anosim: Analysis of Similarities

Description Usage Arguments Details Value Note Author(s) References See Also Examples


Analysis of similarities (ANOSIM) provides a way to test statistically whether there is a significant difference between two or more groups of sampling units.


anosim(dat, grouping, permutations = 999, distance = "bray", strata = NULL,
    parallel = getOption("mc.cores"))



Data matrix or data frame in which rows are samples and columns are response variable(s), or a dissimilarity object or a symmetric square matrix of dissimilarities.


Factor for grouping observations.


a list of control values for the permutations as returned by the function how, or the number of permutations required, or a permutation matrix where each row gives the permuted indices.


Choice of distance metric that measures the dissimilarity between two observations. See vegdist for options. This will be used if dat was not a dissimilarity structure or a symmetric square matrix.


An integer vector or factor specifying the strata for permutation. If supplied, observations are permuted only within the specified strata.


Number of parallel processes or a predefined socket cluster. With parallel = 1 uses ordinary, non-parallel processing. The parallel processing is done with parallel package.


Analysis of similarities (ANOSIM) provides a way to test statistically whether there is a significant difference between two or more groups of sampling units. Function anosim operates directly on a dissimilarity matrix. A suitable dissimilarity matrix is produced by functions dist or vegdist. The method is philosophically allied with NMDS ordination (monoMDS), in that it uses only the rank order of dissimilarity values.

If two groups of sampling units are really different in their species composition, then compositional dissimilarities between the groups ought to be greater than those within the groups. The anosim statistic R is based on the difference of mean ranks between groups (r_B) and within groups (r_W):

R = (r_B - r_W)/(N (N-1) / 4)

The divisor is chosen so that R will be in the interval -1 … +1, value 0 indicating completely random grouping.

The statistical significance of observed R is assessed by permuting the grouping vector to obtain the empirical distribution of R under null-model. See permutations for additional details on permutation tests in Vegan. The distribution of simulated values can be inspected with the permustats function.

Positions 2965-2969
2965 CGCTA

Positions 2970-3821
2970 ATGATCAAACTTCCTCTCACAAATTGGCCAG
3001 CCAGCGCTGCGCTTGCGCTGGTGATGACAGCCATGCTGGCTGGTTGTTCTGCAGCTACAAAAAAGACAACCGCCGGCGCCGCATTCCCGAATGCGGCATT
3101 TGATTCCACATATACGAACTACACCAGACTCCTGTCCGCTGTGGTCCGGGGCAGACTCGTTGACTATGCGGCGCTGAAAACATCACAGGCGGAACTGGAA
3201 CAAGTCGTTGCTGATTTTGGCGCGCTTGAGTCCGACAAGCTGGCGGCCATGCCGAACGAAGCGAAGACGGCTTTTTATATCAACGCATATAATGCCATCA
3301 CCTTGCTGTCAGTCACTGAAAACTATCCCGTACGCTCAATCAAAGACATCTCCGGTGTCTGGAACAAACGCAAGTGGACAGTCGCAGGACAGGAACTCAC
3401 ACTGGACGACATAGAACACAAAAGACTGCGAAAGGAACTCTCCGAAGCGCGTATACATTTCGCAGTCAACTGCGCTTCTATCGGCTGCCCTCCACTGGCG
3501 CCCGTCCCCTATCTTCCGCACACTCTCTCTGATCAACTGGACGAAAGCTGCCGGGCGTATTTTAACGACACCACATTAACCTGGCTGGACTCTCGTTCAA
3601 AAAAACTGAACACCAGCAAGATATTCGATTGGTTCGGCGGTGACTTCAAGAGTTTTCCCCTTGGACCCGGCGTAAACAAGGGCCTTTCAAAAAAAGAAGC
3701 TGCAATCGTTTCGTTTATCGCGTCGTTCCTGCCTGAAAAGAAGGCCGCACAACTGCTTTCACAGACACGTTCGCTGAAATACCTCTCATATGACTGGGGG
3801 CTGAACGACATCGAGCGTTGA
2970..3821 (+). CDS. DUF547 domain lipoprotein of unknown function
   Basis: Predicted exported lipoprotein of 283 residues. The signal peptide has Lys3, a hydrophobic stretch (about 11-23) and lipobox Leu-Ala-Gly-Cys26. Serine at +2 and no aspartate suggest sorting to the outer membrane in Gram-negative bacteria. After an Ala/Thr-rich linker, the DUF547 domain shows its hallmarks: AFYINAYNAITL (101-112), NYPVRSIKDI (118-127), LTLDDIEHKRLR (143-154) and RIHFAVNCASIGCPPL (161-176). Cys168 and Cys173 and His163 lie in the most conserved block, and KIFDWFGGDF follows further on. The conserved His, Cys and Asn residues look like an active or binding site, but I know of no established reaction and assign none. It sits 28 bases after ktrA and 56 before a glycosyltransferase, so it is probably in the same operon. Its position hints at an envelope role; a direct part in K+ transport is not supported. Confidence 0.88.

The function has summary and plot methods. These both show valuable information to assess the validity of the method: The function assumes that all ranked dissimilarities within groups have about equal median and range. The plot method uses boxplot with options notch=TRUE and varwidth=TRUE.


The function returns a list of class "anosim" with following items:


Function call.


The value of ANOSIM statistic R


Significance from permutation.


Permutation values of R. The distribution of permutation values can be inspected with function permustats.


Factor with value Between for dissimilarities between classes and class name for corresponding dissimilarity within class.


Rank of dissimilarity entry.


The name of the dissimilarity index: the "method" entry of the dist object.


A list of control values for the permutations as returned by the function how.


The anosim function can confound the differences between groups and dispersion within groups and the results can be difficult to interpret (cf. Warton et al. 2012). The function returns a lot of information to ease studying its performance. Most anosim models could be analysed with adonis which seems to be a more robust alternative.


Jari Oksanen, with a help from Peter R. Minchin.


Clarke, K. R. (1993). Non-parametric multivariate analysis of changes in community structure. Australian Journal of Ecology 18, 117–143.

Warton, D.I., Wright, T.W., Wang, Y. 2012. Distance-based multivariate analyses confound location and dispersion effects. Methods in Ecology and Evolution, 3, 89–101

See Also

mrpp for a similar function using original dissimilarities instead of their ranks. dist and vegdist for obtaining dissimilarities, and rank for ranking real values. For comparing dissimilarities against continuous variables, see mantel. Function adonis is a more robust alternative that should preferred.


dune.dist <- vegdist(dune)
dune.ano <- anosim(dune.dist, Management)

Example output

Loading required package: permute
Loading required package: lattice
This is vegan 2.4-3

anosim(dat = dune.dist, grouping = Management) 
Dissimilarity: bray 

ANOSIM statistic R: 0.2579 
      Significance: 0.009 

Permutation: free
Number of permutations: 999

Upper quantiles of permutations (null model):
  90%   95% 97.5%   99% 
0.112 0.156 0.194 0.245 

Dissimilarity ranks between and within classes:
        0%   25%    50%     75%  100%   N
Between  4 58.50 104.00 145.500 188.0 147
BF       5 15.25  25.50  41.250  57.0   3
HF       1  7.25  46.25  68.125  89.5  10
NM       6 64.75 124.50 156.250 181.0  15
SF       3 32.75  53.50  99.250 184.0  15

Warning message:
In bxp(list(stats = c(4, 58.5, 104, 145.5, 188, 5, 15.25, 25.5,  :
  some notches went outside hinges ('box'): maybe set notch=FALSE

vegan documentation built on May 31, 2017, 4:08 a.m.

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